ISL 2017: Despite the all the frenzy, Indian football shows little progress
Has ISL had any long-term impact on Indian football?
While most of the Indian Fans look at ISL as a major stepping stone in Indian football, it's nothing more than another one those vacuous in-house tournaments where self-gratification seems to be more important than overall improvement.
Neither is there any promotion or relegation system nor have the legendary clubs such as Mohun Bagan, East Bengal, Dempo been included. The league has deserted a good section of fans from the tournament and along with that has shown lack of respect for the legacy of clubs who've been involved in football in India much before it became a money minting machine.
The message of the league towards the old clubs seemed to be, "Either fall in line or fall out". But despite all the marketing efforts put in by the league not even a single match in their short history so far has come even close to the average attendance of the Kolkata Derby.
They've failed to understand that it's the fans who build a sporting culture in a country. The marketing, branding etc. only act as catalysts but the real connection between fans and a club is forged through years of support and legacy. There is a reason why Manchester United has the highest number of fans in the world.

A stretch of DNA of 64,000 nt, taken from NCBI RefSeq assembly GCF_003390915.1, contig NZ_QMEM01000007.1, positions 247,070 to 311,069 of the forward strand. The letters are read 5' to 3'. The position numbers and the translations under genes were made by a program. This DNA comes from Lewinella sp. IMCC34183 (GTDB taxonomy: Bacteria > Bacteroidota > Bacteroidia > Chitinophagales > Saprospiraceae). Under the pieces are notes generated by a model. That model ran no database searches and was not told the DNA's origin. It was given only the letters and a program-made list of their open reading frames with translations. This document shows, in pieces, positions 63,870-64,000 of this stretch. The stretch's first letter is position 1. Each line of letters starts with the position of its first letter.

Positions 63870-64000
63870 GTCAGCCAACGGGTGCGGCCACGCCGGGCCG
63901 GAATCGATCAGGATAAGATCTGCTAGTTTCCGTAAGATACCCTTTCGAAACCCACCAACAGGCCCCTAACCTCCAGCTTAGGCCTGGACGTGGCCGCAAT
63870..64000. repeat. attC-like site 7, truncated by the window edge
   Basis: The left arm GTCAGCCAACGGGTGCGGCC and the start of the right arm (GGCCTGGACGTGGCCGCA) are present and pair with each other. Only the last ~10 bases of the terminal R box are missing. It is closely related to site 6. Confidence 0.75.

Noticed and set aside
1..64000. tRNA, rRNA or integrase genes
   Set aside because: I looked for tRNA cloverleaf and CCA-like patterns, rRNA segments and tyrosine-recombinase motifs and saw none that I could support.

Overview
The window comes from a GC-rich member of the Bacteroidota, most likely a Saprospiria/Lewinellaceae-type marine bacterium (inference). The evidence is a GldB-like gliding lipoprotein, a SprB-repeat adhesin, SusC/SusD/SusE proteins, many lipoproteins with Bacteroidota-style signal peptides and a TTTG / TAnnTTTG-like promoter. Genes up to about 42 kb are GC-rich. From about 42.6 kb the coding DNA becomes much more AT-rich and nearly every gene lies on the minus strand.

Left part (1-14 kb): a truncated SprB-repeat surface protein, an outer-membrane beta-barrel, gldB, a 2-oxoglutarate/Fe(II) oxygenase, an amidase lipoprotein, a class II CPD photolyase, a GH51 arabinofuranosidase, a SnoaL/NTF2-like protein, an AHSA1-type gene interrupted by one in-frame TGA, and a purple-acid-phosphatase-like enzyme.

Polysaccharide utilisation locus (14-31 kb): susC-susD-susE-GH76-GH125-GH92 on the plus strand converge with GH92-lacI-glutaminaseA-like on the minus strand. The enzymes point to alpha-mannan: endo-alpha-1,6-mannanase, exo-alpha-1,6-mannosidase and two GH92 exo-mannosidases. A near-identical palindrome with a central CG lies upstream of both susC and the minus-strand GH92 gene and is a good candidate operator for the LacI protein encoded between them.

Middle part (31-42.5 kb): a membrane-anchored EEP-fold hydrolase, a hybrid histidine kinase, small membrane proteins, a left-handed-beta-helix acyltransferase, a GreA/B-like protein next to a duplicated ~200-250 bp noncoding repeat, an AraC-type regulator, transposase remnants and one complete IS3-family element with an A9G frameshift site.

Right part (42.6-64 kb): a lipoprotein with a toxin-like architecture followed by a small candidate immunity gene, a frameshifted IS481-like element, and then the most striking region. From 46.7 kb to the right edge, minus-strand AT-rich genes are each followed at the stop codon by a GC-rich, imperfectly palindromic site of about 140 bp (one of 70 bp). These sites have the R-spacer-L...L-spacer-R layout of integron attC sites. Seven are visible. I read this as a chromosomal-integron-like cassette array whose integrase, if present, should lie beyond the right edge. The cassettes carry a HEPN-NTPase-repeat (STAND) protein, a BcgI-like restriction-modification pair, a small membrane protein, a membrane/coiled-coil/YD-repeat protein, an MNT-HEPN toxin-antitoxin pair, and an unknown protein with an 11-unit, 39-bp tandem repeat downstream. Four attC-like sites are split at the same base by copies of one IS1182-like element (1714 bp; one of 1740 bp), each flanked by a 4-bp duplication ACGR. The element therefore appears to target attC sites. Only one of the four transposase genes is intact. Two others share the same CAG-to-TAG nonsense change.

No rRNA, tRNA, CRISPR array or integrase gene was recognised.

Also, relegation and promotion make a country's league system way more interesting. The thrill of getting promoted draws TRPs for the lower divisions, while the fear of getting relegated results in a battle at the lower end of the table that's as interesting as the title race.
What India really needs is an all-inclusive Football Division System that recognises and places different clubs currently operational in the country at different divisions. Every club playing in any of the divisions should have a shot at playing at the top level if they're able to climb the division ladders.
That's how we'll have multiple clubs in India having their own set of fans, history, stadiums and local support. Just imagine how insane it will be if an underdog club from a tier-II city wins the top division like Leicester. Imagine the extent to which it would encourage young lads to join the local football clubs and will also make investing in local clubs a lucrative business proposition.
Overnight marketing euphoria will give quick results and will please a certain set of fans. But the purists, who know the history of the clubs they follow in the Premier League, La Liga or any other top division, know that it's long-term effects in developing football culture in the country are negligible.